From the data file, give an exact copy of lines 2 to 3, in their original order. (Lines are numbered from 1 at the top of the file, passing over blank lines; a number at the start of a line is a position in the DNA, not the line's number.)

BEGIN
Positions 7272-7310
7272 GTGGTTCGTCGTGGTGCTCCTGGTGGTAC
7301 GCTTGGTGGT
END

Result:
7272 GTGGTTCGTCGTGGTGCTCCTGGTGGTAC
7301 GCTTGGTGGT